Ramon Kassam, Study for a Studio by the Sea

Green on Red Gallery, Dublin, 13 April – 2 June 2018

‘Studying’ involves not only becoming familiar with the theory and knowledge that constitutes a particular subject, but also requires the concision of such knowledge towards particular – hopefully applicable – conclusions in that field. Not the most pleasant description, but an apt one when applied through the lens of 20th century canonical painting and the aesthetic progressivism therein. Ramon Kassam is no such student of lofty formalist ideals. Rather he seems to interpret 20th century painting in line with a neo-expressionist freedom that includes – yet exceeds – modernity’s formal conclusions.

It is perhaps more helpful then to consider Study for a Studio by the Sea – the Limerick painter’s latest body of work on show at Green on Red Gallery – as a study in reverse. Sidestepping conclusion, it quietly probes its starting point – the subject of landscape painting – through a plethora of modernist painting phrases that end up putting the trope through the ringer and leaving even modest assumptions about its motifs up for grabs.It unfolds as a sort of irony-struck and lyrical ode to landscape painting and to the landscape of painting. If you imagine the genre to be some stuffy old socialite throwing a shindig, this is a body of work that slept in, skipped breakfast, misread the directions, took a wrong turn, completely missed the party, and ended up in farmland with only the vistas and the smell of salt water on a westerly breeze for company. A long stare into the (Junge) Wild(e).

Composed of some nine paintings, the show is installed sparsely around Green on Red’s raw industrial walls and pillars. As the exhibition’s title would suggest, the view from the artist’s studio is the framing device for these landscapes, and the galleries own frontal window view out onto the transient footfall of Spencer Dock is at the very least complementary.

Presented as a diptych, the title painting Study for a Studio by the Sea easily constitutes a point of coalescence for the rest of the works. Whether it’s an epilogue though, or as the artist suggests, ‘a jumping-off point’, isn’t nearly as clear. It, like many of the paintings featured, boasts eccentric geometries within playful architectures, and employs fluctuating degrees of resemblance. The left panel sees simple forms scored with a limited and cool palette that at times appear like some idealised geometry within the artist’s studio, and at others like generic nautical motifs that sail a waking dream. The other far busier panel tells the story of a view from the artist’s studio wall, in which an acutely angled yet charming window frames a pale blue confusion of sky and sea. Playful floating red sails delimit the horizon and beach the scene in resemblance.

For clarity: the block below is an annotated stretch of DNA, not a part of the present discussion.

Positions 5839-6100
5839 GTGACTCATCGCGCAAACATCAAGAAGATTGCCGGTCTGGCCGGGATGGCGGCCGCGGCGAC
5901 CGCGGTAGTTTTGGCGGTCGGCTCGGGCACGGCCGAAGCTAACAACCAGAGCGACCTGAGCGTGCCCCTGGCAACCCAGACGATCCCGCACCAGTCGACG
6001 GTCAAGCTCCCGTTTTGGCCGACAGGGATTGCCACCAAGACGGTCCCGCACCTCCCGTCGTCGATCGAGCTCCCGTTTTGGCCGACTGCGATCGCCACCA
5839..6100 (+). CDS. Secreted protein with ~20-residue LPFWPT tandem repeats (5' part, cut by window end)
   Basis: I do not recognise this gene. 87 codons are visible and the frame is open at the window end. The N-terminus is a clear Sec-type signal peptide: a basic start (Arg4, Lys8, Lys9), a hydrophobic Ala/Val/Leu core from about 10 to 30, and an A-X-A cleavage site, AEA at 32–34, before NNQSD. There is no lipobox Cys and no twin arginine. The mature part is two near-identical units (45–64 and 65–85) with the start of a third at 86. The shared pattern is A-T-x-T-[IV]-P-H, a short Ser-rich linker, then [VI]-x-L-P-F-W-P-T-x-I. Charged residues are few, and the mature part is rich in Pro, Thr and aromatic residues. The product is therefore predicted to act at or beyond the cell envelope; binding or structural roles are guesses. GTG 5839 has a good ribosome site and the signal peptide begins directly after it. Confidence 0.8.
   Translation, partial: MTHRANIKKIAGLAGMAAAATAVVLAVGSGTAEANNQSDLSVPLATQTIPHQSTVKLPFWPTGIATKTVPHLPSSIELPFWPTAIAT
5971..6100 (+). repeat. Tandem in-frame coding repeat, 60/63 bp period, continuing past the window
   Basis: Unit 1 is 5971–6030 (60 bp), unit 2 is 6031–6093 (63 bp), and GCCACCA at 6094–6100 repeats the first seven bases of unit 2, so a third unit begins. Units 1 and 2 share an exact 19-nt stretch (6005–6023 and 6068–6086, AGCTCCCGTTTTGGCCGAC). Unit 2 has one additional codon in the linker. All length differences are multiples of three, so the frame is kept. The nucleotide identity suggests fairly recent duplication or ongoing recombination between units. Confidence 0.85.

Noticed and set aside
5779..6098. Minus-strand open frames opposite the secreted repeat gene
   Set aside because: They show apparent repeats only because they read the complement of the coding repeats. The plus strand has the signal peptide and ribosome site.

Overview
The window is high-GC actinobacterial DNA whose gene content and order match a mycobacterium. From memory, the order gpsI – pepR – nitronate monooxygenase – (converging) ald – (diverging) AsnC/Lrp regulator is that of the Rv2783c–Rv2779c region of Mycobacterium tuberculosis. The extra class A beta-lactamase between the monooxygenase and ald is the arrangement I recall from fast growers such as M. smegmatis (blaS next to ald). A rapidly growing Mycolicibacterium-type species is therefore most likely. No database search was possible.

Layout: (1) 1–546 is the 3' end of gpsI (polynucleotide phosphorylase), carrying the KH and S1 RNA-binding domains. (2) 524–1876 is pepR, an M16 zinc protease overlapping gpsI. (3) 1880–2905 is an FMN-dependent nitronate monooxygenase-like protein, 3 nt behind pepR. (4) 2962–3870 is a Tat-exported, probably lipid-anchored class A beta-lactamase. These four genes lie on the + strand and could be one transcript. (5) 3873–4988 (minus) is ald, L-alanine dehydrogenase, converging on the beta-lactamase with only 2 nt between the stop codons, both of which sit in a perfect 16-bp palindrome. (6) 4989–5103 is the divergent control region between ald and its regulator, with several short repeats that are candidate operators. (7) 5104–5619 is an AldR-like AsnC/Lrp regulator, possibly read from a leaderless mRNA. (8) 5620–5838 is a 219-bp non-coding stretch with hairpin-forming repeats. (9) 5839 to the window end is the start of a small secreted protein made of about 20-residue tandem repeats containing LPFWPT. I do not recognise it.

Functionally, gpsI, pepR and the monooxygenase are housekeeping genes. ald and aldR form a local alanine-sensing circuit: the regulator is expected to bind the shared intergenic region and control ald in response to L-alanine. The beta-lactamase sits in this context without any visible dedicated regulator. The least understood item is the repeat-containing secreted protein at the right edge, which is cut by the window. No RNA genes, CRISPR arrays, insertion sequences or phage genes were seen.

There is a level of sought detachment between Kassam and his work. From canvas to canvas perspectives constantly shift, and a sense of deliberate ellipsis in the process leads to an indeterminacy of gaze. In paintings like Study for a Studio by the Sea and Night to Day (Studio Edit), it is a slight elevation that secures this contested gaze. In Night Painter, the shift is far more allegorical, as the artist views his own studio as the midnight oil is burnt. In some of the medium-sized canvases like View, the perspective is engaged with head-on sangfroid, and a far subtler and melancholic detachment occurs. In Tropical Strokes, a stretch of grey hosts a gnarled, torn and entropic image of a picturesque tropical beach scene, palm tree and all. Creeping peripheral forms create borders, arresting any sense of pure abstracted suspension and ushering the viewer back inside the studio. Here a romantic stammering and vibrato in the marks present verisimilitude outside the gaze, as if a single scene were viewed from a hundred different perspectives in a shared instant always already passed. The show is thoroughly anchored to this positionless position.

Meta-games and distancing is not a new development in Kassam’s practice, but what is (as far as I’ve seen), is the approach to surfacing canvases so opaquely. The semi-transparent surfaces of Kassam’s previous work have hardened and condensed into staunch horizons and gradients. If his previous paintings might have suggested mischievous and expressive autobiography, then these evoke a romantic yet measured acuity. These are canvases treated with care, with every inch of linen consolidated.

Within the show, there is a second presentation called His Painting Landscape (bitter rivals) that consists of two additional paintings by Kassam’s colleagues, Sean Guinan and Fiona Burke. The inclusion of this faux melodrama further embellishes the psychology around the landscape of painting as a practice, providing a conversational thread very much posited towards the ‘scene’ as a context and condition of production.

Between this simple additional gesture and the indeterminacy in the shifting perspectives at play, there are aesthetic and conceptual reflections that linger, and the parting impressions I had of it made for some nice residual company as I walked the quays back into the city proper. Should you miss the hide-and-seek of the gaze inherent in Study for a Studio by the Sea you might be forgiven for thinking Kassam has started playing it safe, but I suspect he’s only getting started.

Written by Philip Kavanagh

Philip Kavanagh is a writer on art based in Dublin.